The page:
Divorce is a difficult process fraught with emotional discomfort and difficult decision-making, but you are not alone. Some 39% of U.S. marriages end in divorce these days. Whether you choose to tackle an uncontested separation on your own or you enlist the assistance of an experienced divorce attorney, filing a legally-binding divorce settlement agreement will be one of the first steps.

General Inclusions in a Divorce Agreement

The New York and New Jersey courts offer guidance as well as forms for those seeking a divorce in these states. The agreement will include all the basic facts relevant to the divorce, including:

  • The full legal names of both parties involved.
  • The date on which you got married.
  • The date of your separation.
  • The names and ages of any minor children.
  • The grounds for divorce (or “no-fault,” if applicable).
  • Current living arrangements and addresses of both parties.

Next, the divorce settlement agreement will dig into the division of debts, assets, properties, and children.


Anything that is owned since the date of marriage must be included in the divorce agreement. Whatever has been acquired after the wedding is considered “joint” or “communal” property, even if one spouse was the sole user.

A variety of assets may be considered, such as:

  • Homes and properties
  • Automobiles
  • Recreational vehicles
  • Home goods, art, and furniture
  • Clothing and jewelry
  • Antiques and memorabilia
  • Joint and individual bank accounts
  • Investment portfolios earned during the marriage
  • Retirement assets earned during the marriage

You’ll need to come up with a specific value for each item inventoried and decide who is going to own what. If these discussions are not civil, you’ll need to hire a divorce lawyer to serve as a mediator.


Anything owed since the date of marriage must also be included in the divorce settlement. Debts may include:

  • Mortgage payments
  • Car payments
  • Bank loans
  • Student loans
  • Credit card balances

You may agree to pay off all joint debts 50/50 or you may determine that the spouse whose name is on the ownership or loan documents will assume responsibility for repaying it.

The House

A domicile tends to be the largest asset involved in a legal separation. Most divorcees will choose between:

  • Selling the house and splitting the proceeds for a clean, equitable break.
  • A buyout, where one spouse keeps the home and pays the other’s interest.
  • Co-owning the house, where one spouse moves out but may continue paying the mortgage.
  • Agreeing to a future buyout or to sell at a more favorable time in the market.
  • Keeping the house as a co-owned rental, with supplemental income split 50/50.

In any case, it’s a good idea to call a professional home appraiser to determine the worth of the property. If the house is to be sold, comparative market analysis from a real estate agent can help you come up with an asking price.

The desire to keep the house can be fraught with emotions. Still, the spouse who stays will typically need a suitable debt-to-income ratio, the ability to qualify for a refinanced mortgage, and the money to buy the other spouse out. In rare circumstances– usually when children are living in the home– the departing spouse agrees to continue maintaining the mortgage for a time.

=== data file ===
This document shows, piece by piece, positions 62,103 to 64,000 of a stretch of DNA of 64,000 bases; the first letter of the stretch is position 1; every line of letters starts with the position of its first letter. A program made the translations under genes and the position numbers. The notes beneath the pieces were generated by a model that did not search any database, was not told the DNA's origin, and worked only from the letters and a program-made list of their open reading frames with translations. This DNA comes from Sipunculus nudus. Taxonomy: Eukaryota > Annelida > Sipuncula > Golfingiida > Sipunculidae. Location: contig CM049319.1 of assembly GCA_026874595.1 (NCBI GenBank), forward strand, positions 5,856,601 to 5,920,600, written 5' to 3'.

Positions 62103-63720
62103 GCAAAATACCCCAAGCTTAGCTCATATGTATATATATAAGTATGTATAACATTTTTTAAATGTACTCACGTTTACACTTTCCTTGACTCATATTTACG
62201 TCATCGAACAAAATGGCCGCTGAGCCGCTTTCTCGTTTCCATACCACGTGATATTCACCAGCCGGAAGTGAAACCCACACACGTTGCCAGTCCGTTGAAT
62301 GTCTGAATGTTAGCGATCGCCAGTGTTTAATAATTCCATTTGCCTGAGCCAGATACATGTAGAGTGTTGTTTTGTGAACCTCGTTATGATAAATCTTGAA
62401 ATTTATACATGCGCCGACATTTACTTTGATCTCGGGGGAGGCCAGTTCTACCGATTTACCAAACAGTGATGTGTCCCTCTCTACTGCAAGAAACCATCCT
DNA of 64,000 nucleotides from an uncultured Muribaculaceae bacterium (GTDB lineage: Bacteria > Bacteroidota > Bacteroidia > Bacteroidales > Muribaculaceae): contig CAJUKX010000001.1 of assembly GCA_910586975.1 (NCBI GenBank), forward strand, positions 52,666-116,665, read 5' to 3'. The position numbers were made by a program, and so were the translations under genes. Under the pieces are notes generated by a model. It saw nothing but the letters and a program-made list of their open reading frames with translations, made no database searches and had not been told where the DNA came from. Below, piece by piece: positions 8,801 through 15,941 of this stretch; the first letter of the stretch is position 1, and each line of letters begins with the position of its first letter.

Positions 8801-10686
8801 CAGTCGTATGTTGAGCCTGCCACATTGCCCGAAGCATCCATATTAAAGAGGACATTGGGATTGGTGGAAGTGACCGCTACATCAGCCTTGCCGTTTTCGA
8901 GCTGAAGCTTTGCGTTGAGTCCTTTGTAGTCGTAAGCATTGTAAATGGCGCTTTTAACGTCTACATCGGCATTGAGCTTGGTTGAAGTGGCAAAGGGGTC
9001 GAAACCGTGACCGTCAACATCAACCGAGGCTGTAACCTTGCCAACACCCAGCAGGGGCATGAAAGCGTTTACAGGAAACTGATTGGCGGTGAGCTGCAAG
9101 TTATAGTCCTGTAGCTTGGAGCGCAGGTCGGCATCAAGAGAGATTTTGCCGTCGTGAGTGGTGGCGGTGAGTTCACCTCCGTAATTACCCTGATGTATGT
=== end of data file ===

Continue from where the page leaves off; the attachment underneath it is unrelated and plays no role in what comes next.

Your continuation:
Taxes are another consideration. The government allows capital gains tax exclusions up to $250,000 for a single filer or $500,000 for a married couple, so proper planning will be necessary to avoid increasing your tax liability.

Retirement Accounts

Retirement account assets accumulated in 401ks, IRAs, or pensions during the duration of the marriage will also require division. A Qualified Domestic Relations Order may be necessary to authorize the division of the account. IRAs and 401ks may require a rollover. In some cases, a spouse can use retirement assets as the funds for a home buyout.


Life insurance policies are commonly amended or terminated in the event of divorce. If child support or alimony is owed, the divorce settlement should include a provision that the paying spouse will also maintain a life insurance policy sufficient to secure this obligation. The policy should name the other spouse as the beneficiary to continue alimony or child support payments should the spouse die.

The Children

If there are children under 18 years of age, you will need to decide upon sole custody, split custody, or shared custody. Sole custody with visitation rights is the most common arrangement. Still, an increasing number of divorced parents are deciding to have the kids living in two homes with a 50/50 split, 60/40 split, or based on school/weekend obligations.

Holidays will need to be agreed upon as well. When it comes to child support payments, you cannot sign away a child’s right to receive support, but you can waive your right to receive spousal support. Each state has a minimum child support guideline, but you may elect to include compensation for extra expenses like orthodontic treatments, sports, music lessons, or summer camps.

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Without a formal discovery process, the judge cannot say whether the terms are “equitable,” but the settlement terms can be implemented as long as the completed agreement falls in accordance with state and federal law. Having a family lawyer look over the document for errors, omissions, typos, and vague language can be beneficial before submitting the agreement to the court.

Working with such an impartial third-party mediator can also aid in a compromise where it is needed to ensure fair terms for both sides. A divorce is a complex process, and it’s easy to miss details that will significantly impact your future. Contact us for a confidential consultation with an experienced divorce lawyer if you live in Bergen County, NJ or Rockland County, NY.